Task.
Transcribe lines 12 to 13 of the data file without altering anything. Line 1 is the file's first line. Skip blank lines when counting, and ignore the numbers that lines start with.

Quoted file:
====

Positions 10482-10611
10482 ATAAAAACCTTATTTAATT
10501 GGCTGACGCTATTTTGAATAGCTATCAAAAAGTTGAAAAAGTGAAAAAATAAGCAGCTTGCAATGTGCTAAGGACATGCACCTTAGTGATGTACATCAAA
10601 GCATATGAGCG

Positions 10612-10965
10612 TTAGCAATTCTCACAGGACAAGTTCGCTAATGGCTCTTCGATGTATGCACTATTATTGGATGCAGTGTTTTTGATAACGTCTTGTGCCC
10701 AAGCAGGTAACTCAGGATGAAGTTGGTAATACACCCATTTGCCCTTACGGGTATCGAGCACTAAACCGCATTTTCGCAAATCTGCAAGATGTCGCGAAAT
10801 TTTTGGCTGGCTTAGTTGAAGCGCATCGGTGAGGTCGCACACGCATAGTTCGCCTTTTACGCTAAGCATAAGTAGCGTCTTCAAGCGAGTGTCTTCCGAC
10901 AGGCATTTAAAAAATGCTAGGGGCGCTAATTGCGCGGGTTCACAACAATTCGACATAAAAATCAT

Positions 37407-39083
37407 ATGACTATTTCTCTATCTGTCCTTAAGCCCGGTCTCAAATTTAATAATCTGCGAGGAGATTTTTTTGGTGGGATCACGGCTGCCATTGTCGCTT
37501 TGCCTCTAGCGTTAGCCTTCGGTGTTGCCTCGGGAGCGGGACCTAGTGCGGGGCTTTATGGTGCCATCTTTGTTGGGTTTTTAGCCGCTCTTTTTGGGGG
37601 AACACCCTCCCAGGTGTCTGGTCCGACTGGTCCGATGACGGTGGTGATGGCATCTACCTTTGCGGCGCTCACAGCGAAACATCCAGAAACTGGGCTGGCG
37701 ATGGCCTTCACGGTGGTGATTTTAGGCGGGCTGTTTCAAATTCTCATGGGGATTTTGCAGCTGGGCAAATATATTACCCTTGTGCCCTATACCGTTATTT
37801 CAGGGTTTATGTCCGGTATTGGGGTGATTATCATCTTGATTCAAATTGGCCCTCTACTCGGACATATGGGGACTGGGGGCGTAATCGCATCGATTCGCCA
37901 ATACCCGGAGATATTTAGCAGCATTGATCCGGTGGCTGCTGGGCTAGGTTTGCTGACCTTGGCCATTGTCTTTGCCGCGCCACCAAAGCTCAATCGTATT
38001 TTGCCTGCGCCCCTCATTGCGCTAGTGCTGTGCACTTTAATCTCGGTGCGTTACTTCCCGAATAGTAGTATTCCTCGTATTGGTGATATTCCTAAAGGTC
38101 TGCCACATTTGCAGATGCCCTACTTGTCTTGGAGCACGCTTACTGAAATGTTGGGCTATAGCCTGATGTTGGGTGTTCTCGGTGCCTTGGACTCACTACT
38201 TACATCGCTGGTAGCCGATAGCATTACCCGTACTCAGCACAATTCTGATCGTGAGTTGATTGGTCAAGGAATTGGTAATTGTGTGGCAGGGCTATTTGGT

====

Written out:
37501 TGCCTCTAGCGTTAGCCTTCGGTGTTGCCTCGGGAGCGGGACCTAGTGCGGGGCTTTATGGTGCCATCTTTGTTGGGTTTTTAGCCGCTCTTTTTGGGGG
37601 AACACCCTCCCAGGTGTCTGGTCCGACTGGTCCGATGACGGTGGTGATGGCATCTACCTTTGCGGCGCTCACAGCGAAACATCCAGAAACTGGGCTGGCG